More About Wahoos
Just when I thought I had provided the best explanation I had heard about the origin of the term Wahoo, a Tar Pit poster late Friday put me onto something that has opened up a whole new can of worms. He posted and provided a link to a web site that consists solely of Dartmouth College oriented material and called everyone's attention to the article entitled "Wah-Hoo-Wah at UVA. I had some difficulty in downloading the information but a plaintiff cry for help from Tar Pit posters soon yielded results. Someone e-mailed me the material within 30 minutes of my plea for assistance. I have since learned that, at least, part of my problem was the length of the material on the site. I am told by someone who uses a computer ( I use Web TV ) that the Dartmouth material was 53 pages in length.
But here I go wandering again. Let's get down to what the Dartmouth article said about Wahoos.
According to the Dartmouth article, the Wah-Hoo-Wah yell was a invention of Daniel Rollins '79 in 1878 and was intended to encourage college spirit. Professor Proctor assisted, and was apparently the one who proposed that the yell "should have an Indian flavor."
At UVA the yell had been picked up by the end of the century. The two schools were meeting in football by the 1890s but at Virginia, "Wah-Hoo-Wah has no such Indian connotation.
At UVA the yell is currently popularized in the "Good Old Song" which serves as the school's touchdown song and also functions as the Alma Mater to the tune of Auld Lang Syne. The words to the first stanza of the song are:
The Good Old Song of Wah-Hoo-Wah,
We'll sing it o'er and o'er;
It cheers our hearts and warms our blood
to hear them shout and roar.
We come from old Virginia where all is bright and gay;
Let's all join hands and give a yell for dear old U. V. A.
The UVA sports song page is quoted as saying that the origin of Wah-Hoo-Wah is uncertain. The cheer was used to root on Virginia teams as early as 1890 and may have been borrowed from Dartmouth College, where athletic teams were once known as the Indians. Legend attributes the yell to Natalie Floyd Otey who sang the ballad "Where'er You Are, There Shall My Love Be" at the Charlottesville Levy Opera House in 1893. The predominantly student audience noticed that Otey sang the first three words of the song between each of the stanzas and decided to join in the refrain. By evening's end, goes the legend, the crowd had corrupted "Where'er You Are" into Wah-Hoo-Wah.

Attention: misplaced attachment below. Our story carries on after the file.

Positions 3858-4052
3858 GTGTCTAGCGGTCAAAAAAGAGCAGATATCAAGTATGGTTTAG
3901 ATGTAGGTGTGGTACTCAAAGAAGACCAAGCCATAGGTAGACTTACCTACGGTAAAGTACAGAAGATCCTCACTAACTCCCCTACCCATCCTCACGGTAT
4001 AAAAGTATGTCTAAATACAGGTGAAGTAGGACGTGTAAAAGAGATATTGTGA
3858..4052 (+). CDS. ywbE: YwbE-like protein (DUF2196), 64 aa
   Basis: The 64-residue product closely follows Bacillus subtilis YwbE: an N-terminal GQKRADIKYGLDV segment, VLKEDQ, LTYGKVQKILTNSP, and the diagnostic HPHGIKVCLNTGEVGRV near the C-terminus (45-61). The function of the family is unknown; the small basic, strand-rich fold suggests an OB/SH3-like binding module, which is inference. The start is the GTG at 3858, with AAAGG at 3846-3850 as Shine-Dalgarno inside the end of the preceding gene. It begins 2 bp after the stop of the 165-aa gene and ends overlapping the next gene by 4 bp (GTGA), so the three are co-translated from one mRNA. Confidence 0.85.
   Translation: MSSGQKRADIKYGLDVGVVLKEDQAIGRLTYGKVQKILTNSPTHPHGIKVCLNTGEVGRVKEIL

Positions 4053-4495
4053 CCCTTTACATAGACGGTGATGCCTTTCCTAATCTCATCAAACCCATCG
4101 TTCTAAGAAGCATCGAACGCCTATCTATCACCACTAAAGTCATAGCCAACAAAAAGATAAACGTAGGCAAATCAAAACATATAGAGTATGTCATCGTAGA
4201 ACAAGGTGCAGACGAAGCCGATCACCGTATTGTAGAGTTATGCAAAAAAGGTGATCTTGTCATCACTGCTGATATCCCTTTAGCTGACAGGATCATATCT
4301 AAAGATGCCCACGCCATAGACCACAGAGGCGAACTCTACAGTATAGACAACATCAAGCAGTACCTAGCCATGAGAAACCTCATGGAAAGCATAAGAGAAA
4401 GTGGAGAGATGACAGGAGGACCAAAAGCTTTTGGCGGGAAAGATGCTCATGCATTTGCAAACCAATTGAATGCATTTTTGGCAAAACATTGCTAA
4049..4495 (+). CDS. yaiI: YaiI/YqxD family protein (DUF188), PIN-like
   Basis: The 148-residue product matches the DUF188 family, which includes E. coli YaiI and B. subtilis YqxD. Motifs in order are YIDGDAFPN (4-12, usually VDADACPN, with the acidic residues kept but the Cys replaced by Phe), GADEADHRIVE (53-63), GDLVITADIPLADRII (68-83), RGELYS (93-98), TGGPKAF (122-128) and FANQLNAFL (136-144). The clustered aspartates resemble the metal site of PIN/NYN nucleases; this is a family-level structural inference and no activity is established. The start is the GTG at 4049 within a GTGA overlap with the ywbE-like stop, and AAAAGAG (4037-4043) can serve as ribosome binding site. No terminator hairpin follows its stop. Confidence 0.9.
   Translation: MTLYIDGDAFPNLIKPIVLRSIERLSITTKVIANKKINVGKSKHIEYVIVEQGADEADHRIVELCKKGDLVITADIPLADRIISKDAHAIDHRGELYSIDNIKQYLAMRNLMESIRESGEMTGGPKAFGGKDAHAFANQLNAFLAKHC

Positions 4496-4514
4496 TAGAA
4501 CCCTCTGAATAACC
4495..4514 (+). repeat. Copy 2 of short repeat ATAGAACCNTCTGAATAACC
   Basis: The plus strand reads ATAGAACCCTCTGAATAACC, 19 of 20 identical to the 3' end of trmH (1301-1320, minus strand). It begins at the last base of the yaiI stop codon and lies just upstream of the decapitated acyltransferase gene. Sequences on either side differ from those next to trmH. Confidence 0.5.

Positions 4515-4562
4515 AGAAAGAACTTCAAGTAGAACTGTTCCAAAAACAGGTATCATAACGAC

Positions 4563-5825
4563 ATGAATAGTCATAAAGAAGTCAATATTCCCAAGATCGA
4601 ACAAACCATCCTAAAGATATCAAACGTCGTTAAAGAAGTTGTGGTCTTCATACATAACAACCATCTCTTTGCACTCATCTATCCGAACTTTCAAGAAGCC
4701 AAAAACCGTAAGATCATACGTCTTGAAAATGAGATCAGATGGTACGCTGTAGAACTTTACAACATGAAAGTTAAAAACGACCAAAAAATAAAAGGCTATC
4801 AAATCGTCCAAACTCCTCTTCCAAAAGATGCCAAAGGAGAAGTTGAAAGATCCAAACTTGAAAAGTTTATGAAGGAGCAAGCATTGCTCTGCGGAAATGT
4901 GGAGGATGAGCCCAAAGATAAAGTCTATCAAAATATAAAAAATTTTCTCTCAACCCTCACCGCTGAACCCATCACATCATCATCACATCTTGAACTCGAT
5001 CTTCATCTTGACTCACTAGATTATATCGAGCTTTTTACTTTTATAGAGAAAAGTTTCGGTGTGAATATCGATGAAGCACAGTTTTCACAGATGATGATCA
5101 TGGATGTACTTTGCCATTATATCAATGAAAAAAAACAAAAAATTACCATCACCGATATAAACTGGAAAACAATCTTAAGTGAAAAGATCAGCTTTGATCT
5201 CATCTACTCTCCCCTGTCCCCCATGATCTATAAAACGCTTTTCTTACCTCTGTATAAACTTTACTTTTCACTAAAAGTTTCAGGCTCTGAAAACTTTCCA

The legend sounds plausible, according to the Virginia Songs site, since the students were probably already yelling Wah-Hoo-Wah before they heard Natalie sing. Note is made of a book reference to Wah-Hoo-Wah in 1904 and another in 1915. Strangely the yell was copyrighted in 1935 by an individual. The Wah-Hoo-Wah yell is today more commonly heard in the form of a nickname for UVA students; "Wahoos" or just "Hoos." Many students now (1995) believe that Wahoo simply refers to the fish.
So why is the yell not controversial at Virginia? Is it because people do not realize its origin? Does it sound close enough to the familiar "yahoo" or "yee haw" t remain innocuous?
Another reference is made to a line from "The Grinch Who Stole Christmas" that says, "looking down on all the Hoos in Hooville." Some UVA students feel this was based on the legend that Mr. Jefferson looked down at the University from Monticello.
RamFanatic note: So there you have it. What appeared several days ago to be a conclusive explanation of the origin of Wahoo has now been expanded to where choices are available. One poster said he has asked at least a dozen of his UVA friends about the origin of Wahoo and, without exception, they responded that they didn't know. One UVA grad who was asked said he thought it came from a sheet that was distributed at a UNC-UVA football game in the 1970s.